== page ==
Montgomery County native Jason Hutt didn’t think after he graduated from Winston Churchill High School in Potomac and went to Harvard to study economics that he’d turn into a filmmaker.
But a filmmaker he became, and his documentary, “Sukkah City,” is one of 64 films that will be screened during the annual Washington Jewish Film Festival running from Thursday to March 9 at venues in Rockville, Silver Spring and Washington, D.C.
“The 24th annual event is expected to draw 10,000 people from Washington and surrounding counties,” said festival director Ilya Tovbis, who is in his second year of running the event.
“One-quarter to one-third of our audience comes from outside [the District],” Tovbis said.
There are 13 screenings at AFI Silver Theatre and Cultural Center and 10 screenings at the Jewish Community Center of Greater Washington in Rockville.
This year’s festival will also offer more chances for people to talk to one another about the films at social events and panel discussions, Tovbis said.
“We don’t want it to be just watching a film and going home,” he said. “There are Q&A’s and programmed discussions.”
Details about venues, dates, times and director appearances are available on the festival’s website at wjff.org.
One of the main draws is likely to be the 2013 film “Fading Gigolo,” starring Woody Allen and John Turturro. Turturro also directed and wrote the movie. It is screening March 8 at the AFI Silver Theatre, and Turturro will be present for a Q&A after the show.
“It’s a treatment of the Orthodox community in Brooklyn, it’s funny,” said Tovbis.
The movie is about Fioravante (Turturro), who becomes a professional Don Juan to help his friend Murray (Allen), who owns a failing bookstore.
Allen is his “manager,” and along the way, Turturro becomes romantically involved for real with an orthodox Jewish widow (Vanessa Paradis). Also in the cast are Liev Schreiber, Sharon Stone and Sofia Vergara.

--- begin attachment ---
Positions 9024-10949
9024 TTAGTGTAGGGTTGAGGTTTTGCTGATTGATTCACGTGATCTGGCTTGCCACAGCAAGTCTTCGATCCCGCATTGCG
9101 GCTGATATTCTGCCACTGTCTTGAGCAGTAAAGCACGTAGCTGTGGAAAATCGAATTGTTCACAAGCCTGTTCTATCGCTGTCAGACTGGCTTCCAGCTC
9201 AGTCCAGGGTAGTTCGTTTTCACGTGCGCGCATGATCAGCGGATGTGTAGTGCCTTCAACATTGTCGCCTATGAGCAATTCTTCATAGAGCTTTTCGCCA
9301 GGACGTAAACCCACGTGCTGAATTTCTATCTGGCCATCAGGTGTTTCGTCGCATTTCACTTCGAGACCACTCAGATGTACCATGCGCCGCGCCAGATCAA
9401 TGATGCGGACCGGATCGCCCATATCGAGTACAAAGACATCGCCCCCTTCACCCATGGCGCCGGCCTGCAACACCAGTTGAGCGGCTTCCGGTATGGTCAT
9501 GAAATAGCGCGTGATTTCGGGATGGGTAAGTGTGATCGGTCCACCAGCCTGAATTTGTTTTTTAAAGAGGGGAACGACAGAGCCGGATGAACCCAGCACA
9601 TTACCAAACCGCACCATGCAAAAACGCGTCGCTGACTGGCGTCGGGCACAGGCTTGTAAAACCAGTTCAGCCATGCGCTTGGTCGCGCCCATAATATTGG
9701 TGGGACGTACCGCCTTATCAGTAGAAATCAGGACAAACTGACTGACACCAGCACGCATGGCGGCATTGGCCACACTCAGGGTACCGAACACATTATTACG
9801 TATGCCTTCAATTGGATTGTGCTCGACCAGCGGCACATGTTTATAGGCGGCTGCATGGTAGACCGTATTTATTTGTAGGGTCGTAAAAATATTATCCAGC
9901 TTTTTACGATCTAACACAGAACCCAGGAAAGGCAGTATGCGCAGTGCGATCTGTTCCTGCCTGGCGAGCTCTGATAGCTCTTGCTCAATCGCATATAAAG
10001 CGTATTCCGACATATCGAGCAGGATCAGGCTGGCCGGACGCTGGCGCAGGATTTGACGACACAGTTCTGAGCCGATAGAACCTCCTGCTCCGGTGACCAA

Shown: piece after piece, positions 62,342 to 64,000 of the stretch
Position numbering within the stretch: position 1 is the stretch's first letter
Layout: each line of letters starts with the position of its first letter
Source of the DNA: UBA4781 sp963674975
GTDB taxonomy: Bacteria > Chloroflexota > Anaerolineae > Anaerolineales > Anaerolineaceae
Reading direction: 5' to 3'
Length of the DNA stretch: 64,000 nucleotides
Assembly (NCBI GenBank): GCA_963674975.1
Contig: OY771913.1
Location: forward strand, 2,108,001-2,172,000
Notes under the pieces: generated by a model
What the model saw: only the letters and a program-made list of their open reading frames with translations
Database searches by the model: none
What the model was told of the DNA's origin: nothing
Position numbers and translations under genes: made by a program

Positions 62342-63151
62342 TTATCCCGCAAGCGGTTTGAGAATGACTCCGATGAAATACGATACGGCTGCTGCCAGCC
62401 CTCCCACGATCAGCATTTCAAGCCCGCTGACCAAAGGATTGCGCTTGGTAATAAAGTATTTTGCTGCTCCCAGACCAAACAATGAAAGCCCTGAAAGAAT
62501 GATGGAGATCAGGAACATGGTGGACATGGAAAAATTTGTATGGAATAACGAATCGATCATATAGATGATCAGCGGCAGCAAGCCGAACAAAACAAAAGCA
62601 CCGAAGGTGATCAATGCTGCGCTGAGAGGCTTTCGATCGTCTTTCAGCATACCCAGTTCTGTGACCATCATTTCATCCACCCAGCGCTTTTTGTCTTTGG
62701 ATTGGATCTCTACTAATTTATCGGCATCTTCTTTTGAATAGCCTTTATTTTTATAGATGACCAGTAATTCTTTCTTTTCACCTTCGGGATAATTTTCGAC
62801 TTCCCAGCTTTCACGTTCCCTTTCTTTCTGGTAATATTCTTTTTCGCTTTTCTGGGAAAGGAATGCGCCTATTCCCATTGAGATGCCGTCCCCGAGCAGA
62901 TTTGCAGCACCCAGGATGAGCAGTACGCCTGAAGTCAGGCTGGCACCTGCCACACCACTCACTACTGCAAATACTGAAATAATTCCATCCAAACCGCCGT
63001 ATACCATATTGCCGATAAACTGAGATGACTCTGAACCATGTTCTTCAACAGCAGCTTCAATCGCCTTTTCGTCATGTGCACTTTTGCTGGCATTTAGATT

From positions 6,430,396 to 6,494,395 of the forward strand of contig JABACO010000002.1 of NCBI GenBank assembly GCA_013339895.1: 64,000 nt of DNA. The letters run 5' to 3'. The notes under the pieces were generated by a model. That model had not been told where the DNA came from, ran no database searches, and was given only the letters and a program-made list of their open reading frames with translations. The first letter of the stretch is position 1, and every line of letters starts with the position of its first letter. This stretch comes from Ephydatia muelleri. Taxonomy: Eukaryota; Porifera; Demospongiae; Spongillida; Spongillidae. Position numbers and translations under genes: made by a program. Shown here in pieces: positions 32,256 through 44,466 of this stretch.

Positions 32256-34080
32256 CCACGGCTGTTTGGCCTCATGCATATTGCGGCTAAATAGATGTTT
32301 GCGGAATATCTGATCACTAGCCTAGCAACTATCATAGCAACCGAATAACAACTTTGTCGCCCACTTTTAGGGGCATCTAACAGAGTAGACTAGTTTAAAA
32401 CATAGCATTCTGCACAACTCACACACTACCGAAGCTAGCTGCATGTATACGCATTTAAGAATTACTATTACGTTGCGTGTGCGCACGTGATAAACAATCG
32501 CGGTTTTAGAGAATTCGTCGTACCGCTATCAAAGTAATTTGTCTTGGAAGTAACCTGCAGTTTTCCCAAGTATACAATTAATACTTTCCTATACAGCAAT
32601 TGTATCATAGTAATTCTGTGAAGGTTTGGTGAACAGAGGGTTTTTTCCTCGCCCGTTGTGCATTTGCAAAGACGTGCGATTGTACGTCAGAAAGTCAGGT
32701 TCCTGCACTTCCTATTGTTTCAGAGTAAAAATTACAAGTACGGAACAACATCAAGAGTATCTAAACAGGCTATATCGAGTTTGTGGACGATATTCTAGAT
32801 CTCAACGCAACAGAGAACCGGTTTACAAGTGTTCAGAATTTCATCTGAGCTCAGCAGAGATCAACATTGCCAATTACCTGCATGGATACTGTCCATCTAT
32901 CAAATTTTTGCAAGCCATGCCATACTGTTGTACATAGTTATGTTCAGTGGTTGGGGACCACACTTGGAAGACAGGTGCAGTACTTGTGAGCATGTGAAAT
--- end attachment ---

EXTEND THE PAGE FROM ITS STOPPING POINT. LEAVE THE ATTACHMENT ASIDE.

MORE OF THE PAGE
Hutt’s documentary is called “Sukkah City,” and it’s about an international competition to design and build sukkahs, temporary shelters intended to remind Jews of their homelessness during the exodus from Egypt.
During the seven-day Sukkot holiday, families eat their meals in them and occasionally sleep in them.
The film is screening March 6, at the JCC in Rockville and March 9 at the JCC in Washington, D.C. Hutt will be available after the screenings and also will be at the Library of Congress for a discussion on March 7.
A resident of Brooklyn, N.Y., for 12 years, Hutt is particularly interested in making films about aspects of Jewish culture. His most recent film, “Orthodox Stance,” is about an immigrant Russian boxer balancing his career and his Orthodox faith.
Hutt said he happened to be reading the Brooklyn Arts Council newsletter in 2010 when he spotted a request for proposal for architectural designers to build sukkahs for an exhibition in Union Square.
The competition was co-created by author Joshua Foer, a member of the Washington-based Foer family, who gave Hutt the go-ahead to film the competition from start to finish, including the judging by well-known architects and critics.
Hutt, who is Jewish, said he’s never built a sukkah himself, but that he was interested in the creative process of re-imagining the practice, which dates back thousands of years.
“It was about recovering an old tradition and seeing how it would resonate in contemporary culture,” Hutt said.